“All-of-the-above” – Obama, 4/17/12
In a Rose Garden speech Tuesday, President Obama describes his energy policy as an “all-of-the-above” strategy. He was flanked by Treasury Secretary Tim Geithner and Justice Department Secretary Eric Holder.
The policy has two flaws:
- It isn’t “all-of-the-above”
- Fracking messes up Obama’s long-term strategy
Every Presidential action, including Tuesday’s remarks and last Friday’s energy executive order, follows a master plan outlined back on March 30th, 2011. It is called, “Blueprint for a Secure Energy Future“.
Everything you ever wanted to know about President Obama’s energy policy is spelled out in the blueprint.
In this article, the blueprint is reviewed in terms of Obama’s current campaign trail claims that his energy policy is an “all-of-the-above” strategy that develops EVERY U.S. energy resource. Fracking will be examined separately in later detailed articles.
President Obama on Energy Policy
In the blueprint, the President rightly looks ahead to a future time when non-renewable fossil fuel resources are gone. He is to be commended for that.
Funding energy conservation and investing in alternative energy today in preparation for tomorrow is smart policy.
When introduced a year ago, President Obama made these remarks about the blueprint:
I talked about reducing America’s dependence on oil when I was running for President, and I’m proud of the historic progress that we’ve made over the last two years towards that goal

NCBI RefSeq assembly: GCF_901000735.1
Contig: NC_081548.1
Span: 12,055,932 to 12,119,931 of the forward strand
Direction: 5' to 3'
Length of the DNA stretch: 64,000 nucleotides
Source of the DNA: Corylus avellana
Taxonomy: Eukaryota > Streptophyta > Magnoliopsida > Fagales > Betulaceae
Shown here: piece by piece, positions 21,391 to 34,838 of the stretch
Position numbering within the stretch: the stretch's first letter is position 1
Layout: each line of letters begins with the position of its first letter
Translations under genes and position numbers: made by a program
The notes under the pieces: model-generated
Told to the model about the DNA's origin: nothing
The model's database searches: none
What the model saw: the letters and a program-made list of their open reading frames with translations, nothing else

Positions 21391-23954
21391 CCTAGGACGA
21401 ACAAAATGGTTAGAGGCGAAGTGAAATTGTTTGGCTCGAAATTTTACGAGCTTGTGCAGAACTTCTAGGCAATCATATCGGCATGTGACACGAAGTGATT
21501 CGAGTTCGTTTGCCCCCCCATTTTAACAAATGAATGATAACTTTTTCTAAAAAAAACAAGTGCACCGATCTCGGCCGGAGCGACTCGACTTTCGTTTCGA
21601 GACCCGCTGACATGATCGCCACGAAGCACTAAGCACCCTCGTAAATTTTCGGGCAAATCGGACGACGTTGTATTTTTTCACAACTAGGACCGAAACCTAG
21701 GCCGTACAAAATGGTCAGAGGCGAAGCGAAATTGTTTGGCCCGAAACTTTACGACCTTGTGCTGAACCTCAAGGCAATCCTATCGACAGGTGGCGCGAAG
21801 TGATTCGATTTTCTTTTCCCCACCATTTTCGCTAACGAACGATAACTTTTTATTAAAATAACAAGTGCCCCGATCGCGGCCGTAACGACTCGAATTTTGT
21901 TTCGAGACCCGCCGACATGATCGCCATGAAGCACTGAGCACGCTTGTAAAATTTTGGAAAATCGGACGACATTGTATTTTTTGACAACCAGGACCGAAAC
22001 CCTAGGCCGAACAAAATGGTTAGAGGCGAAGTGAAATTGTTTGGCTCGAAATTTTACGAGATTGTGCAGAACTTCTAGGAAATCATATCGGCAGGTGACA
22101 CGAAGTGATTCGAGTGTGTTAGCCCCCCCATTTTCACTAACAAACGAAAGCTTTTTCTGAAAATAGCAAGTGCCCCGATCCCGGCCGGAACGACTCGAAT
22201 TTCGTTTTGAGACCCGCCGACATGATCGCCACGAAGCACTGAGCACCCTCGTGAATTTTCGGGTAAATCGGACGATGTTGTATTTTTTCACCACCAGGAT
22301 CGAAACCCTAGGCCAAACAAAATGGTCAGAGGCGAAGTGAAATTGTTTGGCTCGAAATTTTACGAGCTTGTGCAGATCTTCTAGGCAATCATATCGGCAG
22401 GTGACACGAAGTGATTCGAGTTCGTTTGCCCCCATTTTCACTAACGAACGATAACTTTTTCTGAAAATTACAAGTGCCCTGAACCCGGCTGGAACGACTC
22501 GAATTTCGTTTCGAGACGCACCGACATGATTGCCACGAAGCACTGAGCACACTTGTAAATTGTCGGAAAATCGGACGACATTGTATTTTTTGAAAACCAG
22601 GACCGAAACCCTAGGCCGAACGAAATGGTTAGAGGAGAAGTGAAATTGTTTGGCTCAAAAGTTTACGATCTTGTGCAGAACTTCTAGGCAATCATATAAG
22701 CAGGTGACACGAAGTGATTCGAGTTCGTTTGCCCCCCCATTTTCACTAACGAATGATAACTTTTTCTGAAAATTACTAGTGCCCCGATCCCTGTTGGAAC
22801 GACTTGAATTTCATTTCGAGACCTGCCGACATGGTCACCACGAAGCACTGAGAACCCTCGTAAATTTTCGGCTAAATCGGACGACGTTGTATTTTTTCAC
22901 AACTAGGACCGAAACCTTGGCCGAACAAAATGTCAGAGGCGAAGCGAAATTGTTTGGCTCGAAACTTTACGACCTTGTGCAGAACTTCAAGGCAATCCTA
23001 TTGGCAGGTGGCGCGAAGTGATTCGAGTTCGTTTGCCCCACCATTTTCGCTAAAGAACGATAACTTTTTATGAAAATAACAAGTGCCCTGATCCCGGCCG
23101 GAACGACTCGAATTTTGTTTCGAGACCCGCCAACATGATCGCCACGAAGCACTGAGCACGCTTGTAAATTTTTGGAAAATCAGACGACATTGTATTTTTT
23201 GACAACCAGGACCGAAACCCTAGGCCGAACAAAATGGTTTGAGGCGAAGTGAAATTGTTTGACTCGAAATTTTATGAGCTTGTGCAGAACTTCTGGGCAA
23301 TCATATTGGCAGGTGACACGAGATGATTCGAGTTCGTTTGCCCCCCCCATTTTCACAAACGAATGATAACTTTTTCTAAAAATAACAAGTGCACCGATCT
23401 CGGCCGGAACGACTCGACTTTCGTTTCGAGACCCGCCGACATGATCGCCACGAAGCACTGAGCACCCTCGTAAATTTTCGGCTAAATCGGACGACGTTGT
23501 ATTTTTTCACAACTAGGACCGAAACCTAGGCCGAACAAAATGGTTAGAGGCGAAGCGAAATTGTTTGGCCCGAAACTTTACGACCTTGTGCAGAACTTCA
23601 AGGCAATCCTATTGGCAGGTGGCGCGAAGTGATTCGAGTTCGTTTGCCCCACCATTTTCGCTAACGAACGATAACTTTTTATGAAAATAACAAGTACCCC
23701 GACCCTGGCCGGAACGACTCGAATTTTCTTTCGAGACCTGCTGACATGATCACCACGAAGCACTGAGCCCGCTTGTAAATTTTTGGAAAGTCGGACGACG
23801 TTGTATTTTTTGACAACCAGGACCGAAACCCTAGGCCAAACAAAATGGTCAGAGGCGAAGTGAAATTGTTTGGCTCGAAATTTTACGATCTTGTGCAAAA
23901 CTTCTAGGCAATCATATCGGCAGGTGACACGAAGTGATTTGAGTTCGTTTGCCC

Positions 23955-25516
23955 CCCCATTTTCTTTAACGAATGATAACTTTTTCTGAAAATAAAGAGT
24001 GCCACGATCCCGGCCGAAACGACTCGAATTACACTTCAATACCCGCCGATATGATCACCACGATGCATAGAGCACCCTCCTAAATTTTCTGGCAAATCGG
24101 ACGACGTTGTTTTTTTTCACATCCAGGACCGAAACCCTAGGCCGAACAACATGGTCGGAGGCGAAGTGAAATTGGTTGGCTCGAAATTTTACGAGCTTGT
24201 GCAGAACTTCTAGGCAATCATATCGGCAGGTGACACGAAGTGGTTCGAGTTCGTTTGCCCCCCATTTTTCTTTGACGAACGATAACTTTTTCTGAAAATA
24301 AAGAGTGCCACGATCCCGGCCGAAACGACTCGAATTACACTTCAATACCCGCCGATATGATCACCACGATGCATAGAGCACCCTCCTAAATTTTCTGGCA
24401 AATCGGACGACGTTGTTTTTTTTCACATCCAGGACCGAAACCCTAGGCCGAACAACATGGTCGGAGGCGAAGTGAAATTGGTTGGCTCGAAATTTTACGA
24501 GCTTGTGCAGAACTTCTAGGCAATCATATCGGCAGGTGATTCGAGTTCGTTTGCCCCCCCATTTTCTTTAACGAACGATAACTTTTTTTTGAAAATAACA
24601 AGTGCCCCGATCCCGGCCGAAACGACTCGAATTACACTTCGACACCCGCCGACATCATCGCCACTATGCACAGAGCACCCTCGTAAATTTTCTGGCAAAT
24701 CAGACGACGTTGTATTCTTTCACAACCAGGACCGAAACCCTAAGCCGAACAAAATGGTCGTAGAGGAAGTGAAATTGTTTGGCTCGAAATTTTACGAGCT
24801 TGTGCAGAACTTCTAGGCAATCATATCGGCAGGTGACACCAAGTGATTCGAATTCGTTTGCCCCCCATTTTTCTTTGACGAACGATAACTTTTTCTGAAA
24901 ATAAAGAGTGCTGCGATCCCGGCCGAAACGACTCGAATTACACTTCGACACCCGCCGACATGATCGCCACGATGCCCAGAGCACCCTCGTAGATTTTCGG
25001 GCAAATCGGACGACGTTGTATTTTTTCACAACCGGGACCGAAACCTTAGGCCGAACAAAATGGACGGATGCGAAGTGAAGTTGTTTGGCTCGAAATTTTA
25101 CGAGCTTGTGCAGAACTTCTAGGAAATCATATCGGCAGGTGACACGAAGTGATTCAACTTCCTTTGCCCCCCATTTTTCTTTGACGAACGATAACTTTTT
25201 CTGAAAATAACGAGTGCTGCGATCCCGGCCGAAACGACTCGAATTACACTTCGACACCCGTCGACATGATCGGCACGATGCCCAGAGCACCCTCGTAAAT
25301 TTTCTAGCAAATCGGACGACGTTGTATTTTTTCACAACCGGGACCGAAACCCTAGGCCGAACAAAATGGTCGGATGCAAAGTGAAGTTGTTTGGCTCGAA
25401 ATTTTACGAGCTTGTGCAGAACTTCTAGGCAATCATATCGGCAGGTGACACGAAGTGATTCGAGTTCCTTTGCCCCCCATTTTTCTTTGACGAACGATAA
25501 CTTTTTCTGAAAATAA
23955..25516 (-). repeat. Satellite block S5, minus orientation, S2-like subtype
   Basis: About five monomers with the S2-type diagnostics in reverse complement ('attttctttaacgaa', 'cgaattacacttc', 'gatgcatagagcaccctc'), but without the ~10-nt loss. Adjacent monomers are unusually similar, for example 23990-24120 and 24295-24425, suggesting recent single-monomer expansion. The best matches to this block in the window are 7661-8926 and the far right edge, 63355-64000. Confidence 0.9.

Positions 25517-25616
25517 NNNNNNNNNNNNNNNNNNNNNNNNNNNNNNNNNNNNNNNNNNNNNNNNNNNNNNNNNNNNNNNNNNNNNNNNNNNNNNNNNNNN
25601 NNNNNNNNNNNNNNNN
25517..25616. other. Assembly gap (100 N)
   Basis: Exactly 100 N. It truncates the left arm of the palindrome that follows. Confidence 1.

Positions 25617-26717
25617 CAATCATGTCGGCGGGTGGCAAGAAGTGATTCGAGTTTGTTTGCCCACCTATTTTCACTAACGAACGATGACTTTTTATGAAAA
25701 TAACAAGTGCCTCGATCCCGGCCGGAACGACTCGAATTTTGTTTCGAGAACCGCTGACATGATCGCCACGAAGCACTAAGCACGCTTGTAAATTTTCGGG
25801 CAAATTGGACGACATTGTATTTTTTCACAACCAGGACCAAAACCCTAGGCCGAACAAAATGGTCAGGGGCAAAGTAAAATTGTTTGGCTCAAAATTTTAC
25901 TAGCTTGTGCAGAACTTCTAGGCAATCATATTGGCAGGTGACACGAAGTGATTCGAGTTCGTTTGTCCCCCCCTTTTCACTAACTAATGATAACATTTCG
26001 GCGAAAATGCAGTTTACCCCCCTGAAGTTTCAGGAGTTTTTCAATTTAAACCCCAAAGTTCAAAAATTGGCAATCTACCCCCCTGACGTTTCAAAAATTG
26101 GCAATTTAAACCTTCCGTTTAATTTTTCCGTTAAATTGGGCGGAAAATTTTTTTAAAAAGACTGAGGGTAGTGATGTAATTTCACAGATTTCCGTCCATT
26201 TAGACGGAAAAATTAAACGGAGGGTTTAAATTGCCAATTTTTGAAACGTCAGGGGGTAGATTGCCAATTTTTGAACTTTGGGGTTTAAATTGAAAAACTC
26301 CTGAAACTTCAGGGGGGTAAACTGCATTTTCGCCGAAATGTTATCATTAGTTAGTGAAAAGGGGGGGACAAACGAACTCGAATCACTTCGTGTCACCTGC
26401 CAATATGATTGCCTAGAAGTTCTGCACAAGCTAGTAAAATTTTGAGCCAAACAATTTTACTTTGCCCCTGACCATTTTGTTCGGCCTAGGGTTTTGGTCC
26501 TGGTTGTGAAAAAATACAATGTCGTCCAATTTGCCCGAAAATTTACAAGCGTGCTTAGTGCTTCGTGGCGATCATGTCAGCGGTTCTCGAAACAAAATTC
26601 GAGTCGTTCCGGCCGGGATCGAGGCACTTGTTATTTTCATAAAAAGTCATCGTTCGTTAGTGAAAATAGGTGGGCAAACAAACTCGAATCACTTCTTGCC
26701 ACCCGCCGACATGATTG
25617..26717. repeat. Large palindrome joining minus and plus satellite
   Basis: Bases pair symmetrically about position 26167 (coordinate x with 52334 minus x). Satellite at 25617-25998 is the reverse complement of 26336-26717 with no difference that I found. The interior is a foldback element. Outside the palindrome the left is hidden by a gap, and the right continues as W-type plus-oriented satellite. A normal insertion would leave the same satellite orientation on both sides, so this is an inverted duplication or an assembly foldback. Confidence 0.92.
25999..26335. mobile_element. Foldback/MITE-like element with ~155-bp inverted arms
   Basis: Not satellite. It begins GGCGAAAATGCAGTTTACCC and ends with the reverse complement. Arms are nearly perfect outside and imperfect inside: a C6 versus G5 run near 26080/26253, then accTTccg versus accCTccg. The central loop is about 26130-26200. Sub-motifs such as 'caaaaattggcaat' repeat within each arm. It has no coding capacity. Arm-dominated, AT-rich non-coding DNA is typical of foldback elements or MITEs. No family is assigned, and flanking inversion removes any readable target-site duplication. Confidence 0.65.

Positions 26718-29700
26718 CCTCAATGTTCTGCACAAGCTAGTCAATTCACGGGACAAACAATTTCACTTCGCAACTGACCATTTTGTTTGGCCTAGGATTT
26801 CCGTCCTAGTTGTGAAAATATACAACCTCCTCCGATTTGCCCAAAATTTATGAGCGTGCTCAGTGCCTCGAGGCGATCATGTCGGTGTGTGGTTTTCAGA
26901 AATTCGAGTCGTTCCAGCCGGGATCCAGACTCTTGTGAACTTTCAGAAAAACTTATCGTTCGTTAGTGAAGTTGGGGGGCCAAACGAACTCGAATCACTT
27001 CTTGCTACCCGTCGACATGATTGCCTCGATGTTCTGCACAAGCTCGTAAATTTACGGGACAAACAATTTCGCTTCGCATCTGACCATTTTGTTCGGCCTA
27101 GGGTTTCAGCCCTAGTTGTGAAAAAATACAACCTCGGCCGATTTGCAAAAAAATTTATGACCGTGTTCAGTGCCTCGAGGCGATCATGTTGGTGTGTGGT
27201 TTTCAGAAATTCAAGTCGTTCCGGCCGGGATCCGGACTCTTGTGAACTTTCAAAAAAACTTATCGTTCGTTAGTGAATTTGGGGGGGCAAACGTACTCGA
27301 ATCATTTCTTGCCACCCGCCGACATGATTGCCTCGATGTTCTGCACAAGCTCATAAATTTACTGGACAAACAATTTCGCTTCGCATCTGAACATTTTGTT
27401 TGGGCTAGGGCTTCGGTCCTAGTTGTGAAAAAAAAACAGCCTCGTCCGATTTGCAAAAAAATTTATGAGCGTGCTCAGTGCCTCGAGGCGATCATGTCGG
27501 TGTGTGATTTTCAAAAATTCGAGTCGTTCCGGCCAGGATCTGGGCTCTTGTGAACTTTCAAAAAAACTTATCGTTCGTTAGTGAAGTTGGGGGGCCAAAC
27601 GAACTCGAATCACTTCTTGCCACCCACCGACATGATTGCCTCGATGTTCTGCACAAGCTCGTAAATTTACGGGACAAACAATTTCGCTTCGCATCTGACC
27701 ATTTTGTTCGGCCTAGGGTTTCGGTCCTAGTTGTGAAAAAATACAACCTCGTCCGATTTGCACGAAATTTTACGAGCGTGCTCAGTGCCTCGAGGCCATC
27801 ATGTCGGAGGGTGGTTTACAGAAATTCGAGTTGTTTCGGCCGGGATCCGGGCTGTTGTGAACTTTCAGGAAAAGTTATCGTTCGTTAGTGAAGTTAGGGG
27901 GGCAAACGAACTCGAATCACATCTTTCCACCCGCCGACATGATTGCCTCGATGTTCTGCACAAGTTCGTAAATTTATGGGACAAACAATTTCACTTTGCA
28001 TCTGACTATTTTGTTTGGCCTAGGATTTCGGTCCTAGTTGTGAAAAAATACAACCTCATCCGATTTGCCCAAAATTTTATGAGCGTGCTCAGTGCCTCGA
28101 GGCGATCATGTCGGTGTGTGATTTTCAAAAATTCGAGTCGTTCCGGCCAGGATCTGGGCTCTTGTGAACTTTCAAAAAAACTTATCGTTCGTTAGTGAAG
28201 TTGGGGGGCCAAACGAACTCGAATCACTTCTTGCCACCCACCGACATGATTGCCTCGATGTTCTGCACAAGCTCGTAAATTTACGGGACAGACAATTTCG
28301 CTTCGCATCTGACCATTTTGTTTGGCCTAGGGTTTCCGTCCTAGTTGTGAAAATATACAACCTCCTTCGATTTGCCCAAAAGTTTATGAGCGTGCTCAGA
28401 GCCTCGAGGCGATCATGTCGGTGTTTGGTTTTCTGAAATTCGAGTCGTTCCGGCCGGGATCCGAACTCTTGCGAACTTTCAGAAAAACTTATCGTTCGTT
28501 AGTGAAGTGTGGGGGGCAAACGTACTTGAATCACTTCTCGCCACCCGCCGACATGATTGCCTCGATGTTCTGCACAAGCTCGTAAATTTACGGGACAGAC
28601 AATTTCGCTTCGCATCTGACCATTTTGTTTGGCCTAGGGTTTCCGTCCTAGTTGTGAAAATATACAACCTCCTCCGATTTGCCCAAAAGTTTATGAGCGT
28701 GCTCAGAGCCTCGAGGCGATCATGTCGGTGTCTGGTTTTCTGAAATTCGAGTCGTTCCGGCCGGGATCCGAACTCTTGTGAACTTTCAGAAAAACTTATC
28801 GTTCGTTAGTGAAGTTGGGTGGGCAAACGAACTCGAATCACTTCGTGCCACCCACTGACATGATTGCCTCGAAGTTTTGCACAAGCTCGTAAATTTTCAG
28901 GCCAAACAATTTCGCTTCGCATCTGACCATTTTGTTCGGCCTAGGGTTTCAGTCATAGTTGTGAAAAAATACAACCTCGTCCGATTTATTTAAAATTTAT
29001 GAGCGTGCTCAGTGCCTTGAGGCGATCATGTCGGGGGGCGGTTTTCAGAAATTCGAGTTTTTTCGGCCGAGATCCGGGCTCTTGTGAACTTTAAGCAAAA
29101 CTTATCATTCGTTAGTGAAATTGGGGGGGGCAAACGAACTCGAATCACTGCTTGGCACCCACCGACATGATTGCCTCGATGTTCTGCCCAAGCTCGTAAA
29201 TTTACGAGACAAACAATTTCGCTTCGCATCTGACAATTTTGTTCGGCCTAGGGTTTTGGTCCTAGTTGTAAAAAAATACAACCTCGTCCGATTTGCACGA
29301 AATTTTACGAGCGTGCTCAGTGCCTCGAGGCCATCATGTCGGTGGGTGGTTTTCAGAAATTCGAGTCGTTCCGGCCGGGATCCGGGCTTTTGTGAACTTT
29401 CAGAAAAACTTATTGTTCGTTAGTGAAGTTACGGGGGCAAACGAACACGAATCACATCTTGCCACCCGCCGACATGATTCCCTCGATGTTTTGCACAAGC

Today, I want to announce a new goal, one that is reasonable, one that is achievable, and one that is necessary. When I was elected to this office, America imported 11 million barrels of oil a day. By a little more than a decade from now, we will have cut that by one-third.
– President Obama, America’s Energy Security, 3/30,2011
The United States of America cannot afford to bet our long-term prosperity and security on a resource that will eventually run out. Not anymore.
– President Obama, Blueprint for a Secure Energy Future, 3/30/2011
The General Strategy
The blueprint outlines a three-prong energy strategy:
- Develop and Secure America’s Energy Supplies
- Provide Consumers With Choices to Reduce Costs and Save Energy
- Innovate our Way to a Clean Energy Future
“Develop and Secure America’s energy supplies ” is the leg of the energy policy tripod that speaks most directly to whether or not the Obama Administration policy is an “all-of-the-above” strategy or not. Its 6 pages long.
In the other two sections, 29 pages, it defines how conservation and innovation will develop renewable, eco-friendly and greenhouse gas reducing energy alternatives that America will love.
Forecasting the Future
Taken from the blueprint, the above graphics show the current energy situation in several sectors and projects future energy growth.
For example, by 2030, batteries for electric cars are forecast to cost 1/10th their current price and the cost per kilowatt of solar energy will drop to 1/5th.
Combined, renewable sources are forecast to grow by 140% in just four years from 2008 to 2012!
The Future of Oil, Coal and Natural Gas